Apple Limits iPhones To Two Per Customer

according to numerous reports

As part of a new iPhone policy that began Thursday, the Cupertino, Calif.-based consumer electronics manufacturer reduced the number of purchases allowed from five per person to two, and will no longer accept cash for the device. Since the iPhone started shipping June 29, Apple says it has sold more than 1.4 million units of the sleek handheld that combines the functions of a cell phone, MP3 player, digital planner and Internet device.

A spokesperson for Apple said the changes to the sales policy was intended to put the brakes on unauthorized resellers ahead of the holiday season, when Apple expects iPhone sales to be brisk. Apple's Natalie Kerris also hinted at possible inventory issues in the face of the increased holiday demand the company is expecting from gift-givers.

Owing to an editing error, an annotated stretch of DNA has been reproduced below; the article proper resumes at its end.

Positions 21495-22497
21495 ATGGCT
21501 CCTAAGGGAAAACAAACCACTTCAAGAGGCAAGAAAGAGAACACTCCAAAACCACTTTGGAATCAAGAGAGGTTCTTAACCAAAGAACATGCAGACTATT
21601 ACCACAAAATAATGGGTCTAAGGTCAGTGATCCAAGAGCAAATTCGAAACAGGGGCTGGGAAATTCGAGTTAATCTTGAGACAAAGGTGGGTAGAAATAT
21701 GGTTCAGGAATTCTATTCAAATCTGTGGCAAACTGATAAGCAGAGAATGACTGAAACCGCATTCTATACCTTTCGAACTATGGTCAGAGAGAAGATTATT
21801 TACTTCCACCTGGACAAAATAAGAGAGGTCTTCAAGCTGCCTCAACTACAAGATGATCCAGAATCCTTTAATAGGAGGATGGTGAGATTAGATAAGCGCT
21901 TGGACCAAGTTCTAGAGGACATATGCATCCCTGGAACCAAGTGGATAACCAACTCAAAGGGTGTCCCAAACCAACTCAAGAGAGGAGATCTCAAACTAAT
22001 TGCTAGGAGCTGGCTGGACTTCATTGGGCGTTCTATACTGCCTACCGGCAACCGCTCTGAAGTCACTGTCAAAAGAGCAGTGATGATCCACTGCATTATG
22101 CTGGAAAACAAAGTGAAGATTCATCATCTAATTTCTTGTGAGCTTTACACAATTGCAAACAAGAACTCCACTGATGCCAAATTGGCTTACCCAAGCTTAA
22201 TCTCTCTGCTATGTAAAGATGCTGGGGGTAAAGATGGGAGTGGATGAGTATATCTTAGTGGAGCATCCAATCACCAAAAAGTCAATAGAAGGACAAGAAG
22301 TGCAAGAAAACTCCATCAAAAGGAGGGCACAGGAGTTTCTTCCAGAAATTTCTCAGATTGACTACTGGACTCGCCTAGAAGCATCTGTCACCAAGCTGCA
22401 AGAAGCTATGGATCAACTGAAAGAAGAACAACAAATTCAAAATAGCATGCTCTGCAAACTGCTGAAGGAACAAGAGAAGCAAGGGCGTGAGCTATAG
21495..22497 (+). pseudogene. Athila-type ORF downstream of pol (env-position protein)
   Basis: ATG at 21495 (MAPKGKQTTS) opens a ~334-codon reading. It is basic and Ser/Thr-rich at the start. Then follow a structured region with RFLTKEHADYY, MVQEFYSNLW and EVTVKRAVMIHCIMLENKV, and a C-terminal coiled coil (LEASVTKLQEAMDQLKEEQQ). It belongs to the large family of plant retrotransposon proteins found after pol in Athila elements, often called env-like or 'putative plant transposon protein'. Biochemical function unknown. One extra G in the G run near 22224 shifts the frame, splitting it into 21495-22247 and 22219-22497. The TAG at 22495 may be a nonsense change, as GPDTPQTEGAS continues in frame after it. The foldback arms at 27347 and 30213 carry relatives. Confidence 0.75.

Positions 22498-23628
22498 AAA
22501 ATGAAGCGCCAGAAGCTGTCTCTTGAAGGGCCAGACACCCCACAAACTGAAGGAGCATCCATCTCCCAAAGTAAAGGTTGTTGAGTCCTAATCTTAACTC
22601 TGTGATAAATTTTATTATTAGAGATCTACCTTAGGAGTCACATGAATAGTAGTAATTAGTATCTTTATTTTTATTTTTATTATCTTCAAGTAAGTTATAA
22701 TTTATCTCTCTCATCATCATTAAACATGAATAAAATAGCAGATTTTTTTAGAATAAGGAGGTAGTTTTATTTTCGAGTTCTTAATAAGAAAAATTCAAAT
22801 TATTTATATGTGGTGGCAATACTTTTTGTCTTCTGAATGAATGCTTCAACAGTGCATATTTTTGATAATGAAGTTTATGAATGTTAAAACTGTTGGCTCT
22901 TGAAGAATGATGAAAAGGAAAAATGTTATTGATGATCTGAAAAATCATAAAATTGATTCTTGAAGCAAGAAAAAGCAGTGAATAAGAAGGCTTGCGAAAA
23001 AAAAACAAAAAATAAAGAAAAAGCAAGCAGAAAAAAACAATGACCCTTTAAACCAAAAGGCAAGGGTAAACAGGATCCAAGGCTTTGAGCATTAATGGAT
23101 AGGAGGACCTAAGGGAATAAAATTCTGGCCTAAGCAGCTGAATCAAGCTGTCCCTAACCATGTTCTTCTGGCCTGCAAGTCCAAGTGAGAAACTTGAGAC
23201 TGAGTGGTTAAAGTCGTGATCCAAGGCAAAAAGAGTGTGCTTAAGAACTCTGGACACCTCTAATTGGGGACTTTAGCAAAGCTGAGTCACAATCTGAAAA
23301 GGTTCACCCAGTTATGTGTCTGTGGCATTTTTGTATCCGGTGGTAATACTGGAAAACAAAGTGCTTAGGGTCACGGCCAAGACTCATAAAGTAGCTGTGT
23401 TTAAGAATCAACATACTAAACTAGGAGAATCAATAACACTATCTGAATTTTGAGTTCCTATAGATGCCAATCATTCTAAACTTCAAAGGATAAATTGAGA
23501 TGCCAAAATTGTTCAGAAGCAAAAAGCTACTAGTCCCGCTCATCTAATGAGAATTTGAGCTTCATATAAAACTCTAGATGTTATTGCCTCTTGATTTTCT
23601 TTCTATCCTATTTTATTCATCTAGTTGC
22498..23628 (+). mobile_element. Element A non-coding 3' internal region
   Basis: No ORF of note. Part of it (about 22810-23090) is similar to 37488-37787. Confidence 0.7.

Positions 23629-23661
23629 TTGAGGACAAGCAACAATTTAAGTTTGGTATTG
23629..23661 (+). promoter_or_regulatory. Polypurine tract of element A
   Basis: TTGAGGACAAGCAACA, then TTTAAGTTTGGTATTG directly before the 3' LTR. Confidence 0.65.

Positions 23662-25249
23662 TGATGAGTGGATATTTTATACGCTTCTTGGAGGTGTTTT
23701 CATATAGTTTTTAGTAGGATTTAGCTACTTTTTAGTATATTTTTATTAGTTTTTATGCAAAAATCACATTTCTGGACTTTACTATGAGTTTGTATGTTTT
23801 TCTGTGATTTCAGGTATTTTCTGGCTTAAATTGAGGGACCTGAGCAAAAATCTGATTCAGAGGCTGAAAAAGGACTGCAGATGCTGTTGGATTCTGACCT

"Customer response to the iPhone has been off the charts, and limiting iPhone sales to two per customer helps us ensure that there are enough iPhones for people who are shopping for themselves or buying a gift. We're requiring a credit or debit card for payment to discourage unauthorized resellers," Kerris told the Associated Press.

Apple also indicated that the move was also intended to put a stop to multiple iPhone purchasers who hack the devices to access various cell phone networks other than AT&T's, Apple's exclusive carrier partner in the United States, the AP reported.

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Some 250,000 iPhones sold were purchased with the intention of unlocking access to other carriers, Apple COO Tim Cook said in an earnings call last week.